Afghanistan Cricket Board on Saturday suspended wicketkeeper-batsman Mohammad Shahzad’s contract due to breach of ACB’s Code of Conduct.Mohammad Shahzad, according to an ACB release, did not adhere to the cricket board’s policy of seeking its permission before travelling out ot the country. It is not the first time Shahzad has acted against the policy as he was found to be in breach of ACB’s Code of Conduct when he played in a local Peshawar tournament in 2018.ACB also said Mohammad Shahzad failed to attend meetings with the ACB Discipline Committee in relation to disciplinary matters during World Cup 2019. Notably, Shahzad was dropped from Afghanistan’s World Cup squad after their first 2 matches in the quadrennial tournament in England after he was declared unfit.Shahzad said he was wrongly declared unfit and even revealed that he wanted to quit cricket.”As per ACB’s policies, any player travelling out of the country is required to seek the permission of ACB. Shahzad has not adhered to this, repetitively,””Mohammad Shahzad has also breached the ACB Code of Conduct previously and was recently called for questioning by the ACB Discipline Committee in relation to a disciplinary matter during the ICC Cricket World Cup 2019. Mohammad Shahzad did not attend meetings scheduled with the Discipline Committee on 20th and 25th of the last month. The Discipline Committee will meet after Eid-ul Adha holidays to assess the breaches by Mohammad Shahzad and make a decision to be publicized soon,” ACB added.”ACB has well-equipped training and practice facilities within the country and Afghan players do not require to travel abroad for such purposes.”advertisementShahzad was dropped from the World Cup squad after their match against Sri Lanka in Cardiff on June 4. Notably, Shahzad had played the first 2 matches of the tournament for Afghanistan despite retiring hurt with a knee injury during their warm-up match against Pakistan.Shahzad had scans on his knee after retiring hurt in the Pakistan match. Upon return to Afghanistan, Shahzad lashed out at ACB and said he did not see himself playing cricket anymore.”I went to a doctor in London and he drained my knee of some fluids, gave me a pill and said that I could play after resting for two-three days,” Shahzad had said.”I had a practice session, bowled, batted, and had a keeping session, had lunch with my team-mates, and then sat down in the team bus (to return to the hotel) only to see the ICC press release on my phone saying I am out of the World Cup,” he explained.”That was the moment when I found out that I was unfit. I asked the manager, who asked me to put the phone in my pocket and talk to the doctor. The doctor looked at me helplessly and said he couldn’t do anything.”I don’t see myself playing anymore. It’s a dream to play the World Cup. I was removed from the 2015 World Cup [he wasn’t selected for fitness reasons] and now this one as well. I am going to consult with friends and family. My heart isn’t in cricket anymore.”Also Read | Rahkeem Cornwall: Tall and imposing West Indies all-rounder set to face India in Test seriesAlso Read | Agree with Sourav Ganguly, India need to pick a core group for all formats: Ajinkya RahaneAlso See:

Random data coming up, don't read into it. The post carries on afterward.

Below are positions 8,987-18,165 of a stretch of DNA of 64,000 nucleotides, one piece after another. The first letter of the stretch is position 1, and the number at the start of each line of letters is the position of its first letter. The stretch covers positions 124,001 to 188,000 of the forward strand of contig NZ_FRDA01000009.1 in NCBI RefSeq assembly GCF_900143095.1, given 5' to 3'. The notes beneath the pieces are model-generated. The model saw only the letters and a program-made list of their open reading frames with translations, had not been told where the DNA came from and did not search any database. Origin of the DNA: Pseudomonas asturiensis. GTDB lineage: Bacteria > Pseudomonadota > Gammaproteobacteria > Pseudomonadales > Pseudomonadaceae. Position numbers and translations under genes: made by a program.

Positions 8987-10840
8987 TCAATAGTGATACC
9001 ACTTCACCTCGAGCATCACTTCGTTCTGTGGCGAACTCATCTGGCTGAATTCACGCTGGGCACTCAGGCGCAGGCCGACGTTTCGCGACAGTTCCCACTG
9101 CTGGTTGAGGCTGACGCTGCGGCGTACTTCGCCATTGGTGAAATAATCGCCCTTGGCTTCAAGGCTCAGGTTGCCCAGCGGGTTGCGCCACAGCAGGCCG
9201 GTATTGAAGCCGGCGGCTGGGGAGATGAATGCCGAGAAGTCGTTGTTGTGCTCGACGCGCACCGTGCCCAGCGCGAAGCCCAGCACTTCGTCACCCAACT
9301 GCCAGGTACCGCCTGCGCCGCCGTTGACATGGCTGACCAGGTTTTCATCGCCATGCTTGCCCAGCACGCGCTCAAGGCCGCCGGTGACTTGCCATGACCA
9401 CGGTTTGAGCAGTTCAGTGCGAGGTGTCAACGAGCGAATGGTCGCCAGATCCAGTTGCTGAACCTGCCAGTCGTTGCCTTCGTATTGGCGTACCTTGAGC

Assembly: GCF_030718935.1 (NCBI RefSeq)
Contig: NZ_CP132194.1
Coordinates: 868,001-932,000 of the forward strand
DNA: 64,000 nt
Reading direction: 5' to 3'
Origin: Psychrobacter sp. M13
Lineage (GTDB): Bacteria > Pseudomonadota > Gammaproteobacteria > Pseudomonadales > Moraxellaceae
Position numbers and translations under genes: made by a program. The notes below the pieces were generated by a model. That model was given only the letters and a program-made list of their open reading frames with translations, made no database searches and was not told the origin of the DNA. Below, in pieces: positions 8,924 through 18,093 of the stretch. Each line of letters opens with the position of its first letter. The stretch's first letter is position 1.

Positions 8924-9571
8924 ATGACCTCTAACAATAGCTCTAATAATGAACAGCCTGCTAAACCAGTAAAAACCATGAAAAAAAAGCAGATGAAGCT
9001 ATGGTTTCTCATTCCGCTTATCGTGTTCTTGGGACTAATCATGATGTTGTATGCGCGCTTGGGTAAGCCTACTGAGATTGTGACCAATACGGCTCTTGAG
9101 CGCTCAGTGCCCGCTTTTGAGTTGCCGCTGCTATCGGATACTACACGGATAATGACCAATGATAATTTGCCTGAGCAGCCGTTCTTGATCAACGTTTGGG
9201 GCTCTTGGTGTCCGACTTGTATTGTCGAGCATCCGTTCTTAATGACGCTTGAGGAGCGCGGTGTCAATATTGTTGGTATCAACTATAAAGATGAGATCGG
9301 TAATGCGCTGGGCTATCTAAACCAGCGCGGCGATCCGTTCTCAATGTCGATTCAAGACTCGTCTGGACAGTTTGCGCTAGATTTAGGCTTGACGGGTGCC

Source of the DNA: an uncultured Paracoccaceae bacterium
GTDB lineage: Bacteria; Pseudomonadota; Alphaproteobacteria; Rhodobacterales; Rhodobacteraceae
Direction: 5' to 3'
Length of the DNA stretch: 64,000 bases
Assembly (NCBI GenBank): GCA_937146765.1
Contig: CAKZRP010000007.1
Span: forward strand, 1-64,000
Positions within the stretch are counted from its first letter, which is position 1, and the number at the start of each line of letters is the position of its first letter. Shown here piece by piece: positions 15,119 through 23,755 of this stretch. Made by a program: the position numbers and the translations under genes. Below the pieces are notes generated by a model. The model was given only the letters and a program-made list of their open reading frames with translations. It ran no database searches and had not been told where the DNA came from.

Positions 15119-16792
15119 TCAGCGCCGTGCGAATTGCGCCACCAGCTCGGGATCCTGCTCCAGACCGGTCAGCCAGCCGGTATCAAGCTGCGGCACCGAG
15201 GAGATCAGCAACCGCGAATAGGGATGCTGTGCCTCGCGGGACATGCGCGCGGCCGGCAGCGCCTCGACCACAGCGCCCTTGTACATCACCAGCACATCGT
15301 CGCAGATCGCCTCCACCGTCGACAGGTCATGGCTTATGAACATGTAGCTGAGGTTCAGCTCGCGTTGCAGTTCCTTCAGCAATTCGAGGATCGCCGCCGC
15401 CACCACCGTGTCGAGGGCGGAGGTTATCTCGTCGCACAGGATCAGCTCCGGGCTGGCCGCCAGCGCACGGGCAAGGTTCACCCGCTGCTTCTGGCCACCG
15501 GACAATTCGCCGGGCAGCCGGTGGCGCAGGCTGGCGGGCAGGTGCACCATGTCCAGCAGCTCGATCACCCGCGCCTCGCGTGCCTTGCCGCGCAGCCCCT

Aaron Ramsey will leave Arsenal this summer after 11 years with the club.The Welshman had a contract offer withdrawn by the Gunners earlier in the season but head coach Unai Emery will keep the Welshman until his contract expires at the end of the campaign.As revealed by Goal on Friday, Italian giants Juventus are close to signing the 28-year-old, who has made 352 appearances and scored 60 goals for the north London side since joining from Cardiff City in 2008. Article continues below Editors’ Picks ‘There is no creativity’ – Can Solskjaer get Man Utd scoring freely again? ‘Everyone legged it on to the pitch!’ – How Foden went from Man City superfan to future superstar Emery out of jail – for now – as brilliant Pepe papers over Arsenal’s cracks What is Manchester United’s ownership situation and how would Kevin Glazer’s sale of shares affect the club? Ramsey’s time at Emirates Stadium has been fraught with highs and lows, but his ability to deliver in big games means he will always have a place in Arsenal history.Two FA Cup-winning goals, against Hull and Chelsea respectively, helped end a barren spell for the Gunners and it is those happy memories which many supporters are holding onto as his contract runs down over the next few months.But why are Arsenal prepared to lose Ramsey for free this summer instead of receiving a transfer fee for him this month? The answer lies in the club’s surprising dearth of options in the final third.While they do boast the likes of Mesut Ozil, Henrikh Mkhitaryan and summer signing Lucas Torreira in midfield, there is no single player like Ramsey in the squad.His box-to-box qualities, and ability to create chances and stretch play, make him a unique proposition for opposition defences – and it’s been no surprise to see him repeatedly making a big impact coming off the bench in recent games.Ramsey has three assists in 524 minutes this season, behind only Hector Bellerin (four) and level with Mesut Ozil. He’s also created 12 scoring opportunities so far, the second highest in the team, after Ozil.It’s evident that his contributions are worthy of a new contract extension, but Arsenal’s decision to withdraw their offer for a mixture of football and financial reasons is a sign of the change of priorities under the new hierarchy led Raul Sanllehi and Vinai Venkatesham.Both have previously explained that Arsenal owner Stan Kroenke will support a self-sustaining business model, while it is unknown how far the club’s transfer budget can be stretched in January and beyond anyway.The need for a new defender is clear and new additions will almost certainly be looked at by Emery, a coach who is still getting to grips with his squad, working out his best system and shifting players out who he believes don’t fit with his footballing philosophy – such as Ramsey.Arsenal have one of the highest wage bills in the Premier League and Goal understands that there is a clear aim to reduce it during the coming seasons, while at the same time securing a return to the Champions League next season – a requirement which is imperative if Arsenal are able to challenge on any front financially.Santi Cazorla, Jack Wilshere and Lucas Perez all left the Emirates last summer but the signings of Bernd Leno, Sokratis, Matteo Guendouzi, Stephan Lichtsteiner and Torreira have all added to the club’s wage bill.When contract extensions for the likes of Granit Xhaka, Alex Iwobi, Ainsley Maitland-Niles and Calum Chambers are factored into the equation, the need to cut costs is clear.Arsenal are, thus, looking at bringing in a fresh, young group of hungry players rather than meeting the demands of senior players requesting £200,000-a-week, as was the case with Ramsey.Teenage talents such as Emile Smith Rowe and Joe Willock are both highly rated by Emery and his coaching staff, which only further justifies the decision to withdraw a contract offer for Ramsey and put faith in players who could realistically be ready for regular first-team football within the next couple of seasons.Ramsey will almost certainly be a success at Juventus. He has the technical ability, professionalism and work ethic to succeed in Italy, and is now entering the peak years of his career.However, as far as Arsenal are concerned, his summer departure makes as much sense for them as it does for the player.